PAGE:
In an effort to encourage writing and teach digital citizenship, we have recently set up blogs for students in our Milepost 3 section (9 to 11 years).
Blogs evolved from online diaries in the mid-1990s and are now commonplace all over the Internet as a way of connecting writers to relevant audiences. Blogs display information in reverse chronological order, with the latest posts appearing at the top of the page.
I have been writing this blog, Technology for Learners, for almost a decade now. As well as giving me the opportunity to reflect on pedagogy and educational technology, it has enabled me to connect with thousands of other educators all over the world.
Many businesses and organisations in fact have blogs because they serve as effective lead generation tools, enabling their services to be more discoverable and keeping them connected to their clients. Creating high quality posts helps businesses and organisations look more credible, and this is particularly important when the brand is still young and not well known.
As a “diary-style” website, a blog can be a very useful learning platform in education, as it can serve as a brilliant way to get students to practise their writing and showcase their learning.
Each class teacher in Milepost 3 now has their own Class blog website, which includes a dropdown menu with links to each of their students’ blog pages. In preparation, the children have been receiving lessons related to e-safety and netiquette to help them understand the importance of appropriate and responsible behaviour online. Moreover, by using Google Sites to create these blogs, the platform can be closely monitored whilst being shared with specific audiences within our school community.
In this video tutorial below, I explain to children how to edit their blog page:
The blogs have provided each child with an opportunity to put together a purposeful collection of their best written work as well as helping to record their learning journey. The value of this type of activity, in which students create a portfolio to showcase their learning, has been well documented in education. By demonstrating the development of knowledge, skills and understanding over time, we are expecting the students’ blogs to make valuable assessment and learning tools.
We know though, based on educational research, to ensure deep learning, it is not enough for students to simply showcase their work. It is also important that students reflect on the work they have produced, and this can be done by getting them to write and respond to peer feedback.
Teachers have therefore been delivering a series of lessons to help students provide valuable feedback to one another in which each student writes a positive written comment and an ‘even better if’ statement on at least one other child’s piece of work. Such feedback takes the form of ‘blog comments’, as each student writes in green text underneath the work of one or more of their peers.
Some examples of comment starters and ‘even better if’ statements can be found below.
Reading your ……………….. , I learned that ……………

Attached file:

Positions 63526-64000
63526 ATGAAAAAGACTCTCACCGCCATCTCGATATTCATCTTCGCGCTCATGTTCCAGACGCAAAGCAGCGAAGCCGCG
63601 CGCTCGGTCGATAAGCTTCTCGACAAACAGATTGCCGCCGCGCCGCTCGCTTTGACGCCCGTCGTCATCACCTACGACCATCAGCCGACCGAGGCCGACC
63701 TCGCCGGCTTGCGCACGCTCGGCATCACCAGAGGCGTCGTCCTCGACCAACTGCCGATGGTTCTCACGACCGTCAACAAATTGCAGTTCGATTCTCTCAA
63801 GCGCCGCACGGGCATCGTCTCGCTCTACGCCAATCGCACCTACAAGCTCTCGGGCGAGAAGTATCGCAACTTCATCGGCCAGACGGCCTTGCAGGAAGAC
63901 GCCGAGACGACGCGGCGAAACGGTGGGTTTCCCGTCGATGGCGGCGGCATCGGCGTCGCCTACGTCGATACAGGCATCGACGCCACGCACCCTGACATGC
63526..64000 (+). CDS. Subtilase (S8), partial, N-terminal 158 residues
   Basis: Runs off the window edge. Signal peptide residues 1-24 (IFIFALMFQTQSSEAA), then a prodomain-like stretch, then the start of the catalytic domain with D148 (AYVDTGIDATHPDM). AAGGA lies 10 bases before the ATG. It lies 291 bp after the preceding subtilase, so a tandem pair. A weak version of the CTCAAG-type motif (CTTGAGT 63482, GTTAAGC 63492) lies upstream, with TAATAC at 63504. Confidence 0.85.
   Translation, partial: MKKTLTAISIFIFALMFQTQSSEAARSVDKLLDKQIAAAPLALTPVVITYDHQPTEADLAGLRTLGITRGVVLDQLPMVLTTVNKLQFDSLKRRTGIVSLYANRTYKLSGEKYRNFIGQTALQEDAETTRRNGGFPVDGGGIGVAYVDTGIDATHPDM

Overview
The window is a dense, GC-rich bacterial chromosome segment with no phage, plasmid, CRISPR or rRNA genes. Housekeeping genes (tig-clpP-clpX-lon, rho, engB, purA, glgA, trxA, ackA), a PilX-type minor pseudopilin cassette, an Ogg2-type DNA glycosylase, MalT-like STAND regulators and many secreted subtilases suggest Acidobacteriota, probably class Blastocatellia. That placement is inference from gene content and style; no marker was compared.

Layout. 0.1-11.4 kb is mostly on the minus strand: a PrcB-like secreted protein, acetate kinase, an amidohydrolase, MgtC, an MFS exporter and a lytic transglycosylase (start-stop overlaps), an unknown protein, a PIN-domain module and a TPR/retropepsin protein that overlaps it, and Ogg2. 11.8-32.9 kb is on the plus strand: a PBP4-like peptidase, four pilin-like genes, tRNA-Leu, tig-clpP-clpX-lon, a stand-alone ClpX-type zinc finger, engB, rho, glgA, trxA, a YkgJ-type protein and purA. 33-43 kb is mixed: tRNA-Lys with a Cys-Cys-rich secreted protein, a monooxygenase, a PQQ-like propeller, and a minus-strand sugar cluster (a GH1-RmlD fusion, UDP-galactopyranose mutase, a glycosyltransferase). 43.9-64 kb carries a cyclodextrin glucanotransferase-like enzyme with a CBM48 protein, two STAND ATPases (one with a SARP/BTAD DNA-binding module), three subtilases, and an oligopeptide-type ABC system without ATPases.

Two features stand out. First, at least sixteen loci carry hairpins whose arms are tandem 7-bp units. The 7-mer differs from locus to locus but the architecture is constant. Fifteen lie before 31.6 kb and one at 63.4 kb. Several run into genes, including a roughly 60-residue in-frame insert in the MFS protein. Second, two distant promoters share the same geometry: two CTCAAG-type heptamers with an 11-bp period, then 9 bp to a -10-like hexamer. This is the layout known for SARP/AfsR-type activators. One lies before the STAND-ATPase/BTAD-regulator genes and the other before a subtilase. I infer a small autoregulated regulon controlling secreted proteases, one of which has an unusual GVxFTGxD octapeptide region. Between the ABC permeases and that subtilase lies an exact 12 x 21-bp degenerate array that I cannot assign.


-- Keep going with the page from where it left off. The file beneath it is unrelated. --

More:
I enjoyed reading your ….
You have helped me to change my thinking about….. because….
I like the way you ……..……………..
Now I understand more about….
It was interesting to discover that…
It was really interesting when…
Something you have done particularly well is to…
I was surprised to learn that…
I was most interested in….
The most useful part of this for me was
This learning reminded me of….
Even Better If:
I am wondering…
I would like to know…
This piece of writing is interesting and would be even better if it included … For example, you could say something like …
That being said, can you think of a way of using ….
Remember though, be careful with your use of tense. I noticed you used two different tenses in the same piece of writing. For example, you said …
I just noticed, watch out that you use singular and plural words accurately. For example, I saw that you wrote, ….
Try to use some commas to help structure your writing.
You could use a thesaurus to add more interesting words into your text.
Specifically, we want to avoid children writing bland and unimaginative comments on other children’s work like “nice writing” or “very interesting”. Instead, with the help of a comment bank, we encourage children to write thoughtful comments on other children’s written work, which are both motivational and moves learning forward.
As part of this effort, each member of our site leadership team has been assigned to a different Milepost 3 Class blog in which to provide weekly written comments and feedback. Drawing on the Creativity, Activity, Service (CAS) programme of the International Baccalaureate, we have also enlisted the help of a group of senior students to write comments on our students’ blogs.
As well as providing an excellent opportunity to explore digital literacy, helping students to understand the important concepts of e-safety and netiquette, we are expecting this initiative to be a further catalyst in promoting children’s levels of English. By having a wide audience for their blog entries, we notice that students are now spending more time refining their written work and helping, through peer feedback comments, others to do the same. This not only improves literacy but serves as a valuable tool for reflection. As a team, we are keen to build on this blogging initiative to continue sharing new and wonderful examples of children’s written work across our school community.